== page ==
Eastern Region Performance Coach of the Year and Born2Tri Head Coach describes her experience of pre-race nerves, over to you Teresa!
After more than 10 years in the land of triathlon, my race nerves have still not got any better. As soon as I wake in the morning my stomach begins to churn and my first visit to the loo begins. I try to tell myself to stop being ridiculous, to calm down and take some deep breaths; I manage this for a few minutes but then I’m running to the loo again!
My hubby Mark tells me I should eat a hearty, carb filled breakfast so I am full of energy but it’s like trying to shove a small bird down my throat, its dry and closed and my stomach is in knots. I’ve tried sitting quietly in a room listening to relaxing music but this just gives me more time to think about the race, the panic rises again in my chest and I’m off to the loo for the third time. I start to wonder where it’s all coming from, I haven’t eaten a huge meal the night before but it’s endless. I’m sweating and thinking it should be much easier than this. I want to run and hide or simply quit but that nagging little voice in my head tells me to get a grip. I have trained specifically for this race, am well prepared and very capable of finishing, whether on my feet or crawling over the line (note from our Webmaster, crawling in a race is not allowed!)
Breakfast consumed I’m now thinking about checking my kit that I packed the night before. It doesn’t matter how many times I’ve checked it, it all comes out again just to make sure, the anger is rising because this is stupid, it’s all there and I know it but the tears are starting to crawl down my face I feel inadequate and useless. The question in my head is “Why am I doing this to myself?” and my husband tells me “because you enjoy it and love it”. Can that be so?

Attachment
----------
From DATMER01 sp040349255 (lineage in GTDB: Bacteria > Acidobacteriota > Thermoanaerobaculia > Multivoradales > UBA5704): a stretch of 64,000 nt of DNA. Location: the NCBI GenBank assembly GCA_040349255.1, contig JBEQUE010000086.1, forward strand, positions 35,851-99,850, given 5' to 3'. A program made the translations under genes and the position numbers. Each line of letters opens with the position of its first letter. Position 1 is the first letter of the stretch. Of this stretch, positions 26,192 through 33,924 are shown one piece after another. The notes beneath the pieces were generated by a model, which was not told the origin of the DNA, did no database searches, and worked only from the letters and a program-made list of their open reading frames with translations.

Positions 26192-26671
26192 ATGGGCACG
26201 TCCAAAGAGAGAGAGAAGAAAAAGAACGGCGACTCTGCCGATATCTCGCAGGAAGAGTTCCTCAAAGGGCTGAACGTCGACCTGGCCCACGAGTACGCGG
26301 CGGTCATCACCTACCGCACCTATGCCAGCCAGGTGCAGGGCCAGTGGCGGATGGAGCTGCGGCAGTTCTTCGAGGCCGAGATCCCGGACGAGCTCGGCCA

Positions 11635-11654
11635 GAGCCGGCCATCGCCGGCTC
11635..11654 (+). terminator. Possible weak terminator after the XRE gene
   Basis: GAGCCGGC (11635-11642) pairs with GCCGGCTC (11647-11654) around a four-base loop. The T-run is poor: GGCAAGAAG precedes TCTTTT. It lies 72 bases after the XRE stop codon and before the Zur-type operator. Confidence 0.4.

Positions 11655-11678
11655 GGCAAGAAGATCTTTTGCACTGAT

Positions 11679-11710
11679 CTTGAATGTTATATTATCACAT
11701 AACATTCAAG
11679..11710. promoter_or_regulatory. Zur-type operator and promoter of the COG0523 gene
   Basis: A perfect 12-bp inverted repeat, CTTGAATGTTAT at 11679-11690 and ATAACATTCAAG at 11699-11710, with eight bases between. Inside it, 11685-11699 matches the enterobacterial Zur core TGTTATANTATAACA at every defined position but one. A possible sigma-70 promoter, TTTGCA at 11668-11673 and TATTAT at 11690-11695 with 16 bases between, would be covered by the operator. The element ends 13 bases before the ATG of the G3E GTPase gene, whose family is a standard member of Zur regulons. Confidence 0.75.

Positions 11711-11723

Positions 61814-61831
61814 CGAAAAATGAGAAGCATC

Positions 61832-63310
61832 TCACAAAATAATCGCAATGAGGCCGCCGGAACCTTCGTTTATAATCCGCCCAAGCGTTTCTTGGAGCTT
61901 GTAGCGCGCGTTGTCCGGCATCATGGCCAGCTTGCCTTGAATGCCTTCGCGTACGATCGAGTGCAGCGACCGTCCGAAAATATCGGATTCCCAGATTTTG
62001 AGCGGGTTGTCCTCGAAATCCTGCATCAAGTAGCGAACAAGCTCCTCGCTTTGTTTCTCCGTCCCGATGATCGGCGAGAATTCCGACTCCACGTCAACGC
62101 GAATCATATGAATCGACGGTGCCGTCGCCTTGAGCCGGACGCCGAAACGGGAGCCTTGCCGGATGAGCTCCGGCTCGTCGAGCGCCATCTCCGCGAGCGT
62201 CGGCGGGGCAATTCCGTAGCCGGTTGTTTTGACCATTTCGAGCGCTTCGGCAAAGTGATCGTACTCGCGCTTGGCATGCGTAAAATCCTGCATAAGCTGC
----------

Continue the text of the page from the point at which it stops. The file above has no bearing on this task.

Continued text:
I begin to pack my kit box with my bike into the car but realise one of the wheels has a flat tyre. Well that’s it, I’m off to the loo again to have a weep and yet another poo. When I get back Mark has fixed my tyre, all is well. What would I do without him I ask myself?
The journey begins, I close my eyes to try and forget where I am going, but the first thought in my head is about the swim. Am I going to drown, will I make a fool of myself by rolling over and waving my hand in the air praying to be rescued. Will I remember where I racked my bike, will I remember to put my helmet on and will I be wearing two pairs of sunglasses. I know I will get lost on the bike leg because I do not know the route well enough and will I be able to complete the run because I haven’t drunk enough water and I’m now seriously dehydrated. Everyone is better than me, they will all pass me like I am standing still, I will fail because that is what I have told myself I will do. I now have my legs crossed and my bum squeezed so tight I cannot breathe. I’m being completely irrational but I need the loo again.
I arrive at the venue and jump out the car and leg it to the first toilet I can find. Do I sit on it or do I shove my head down it? Minutes later I drag myself to registration and pretend I am a triathlete amongst all the other beautiful, fit looking people. I gingerly take my stuff to transition and lay it all out trying to memorise where the hell my bike is.
Finally the time has come and the race must begin. I stand in line, feeling a stone lighter in weight when I’m told to begin. The clock starts ticking, or is that my heart pounding in my chest, but suddenly I find myself in the zone. I’ve calmed down and my breathing is back to normal, the adrenaline is pumping and I’m going as good as anyone else around me. Before I know it, I’ve swam that leg, I’ve found my bike and whizzed around the course and I’ve run my little socks off and completed the race in a personal best time. I’m grinning from ear to ear and wondering what the hell that was all about, after all I am a triathlete and I am having fun.
I can’t say it gets any better but it does lessen. I am still very nervous about each and every race, but with lots of encouragement and the correct amount of training I am at least as prepared as I can be.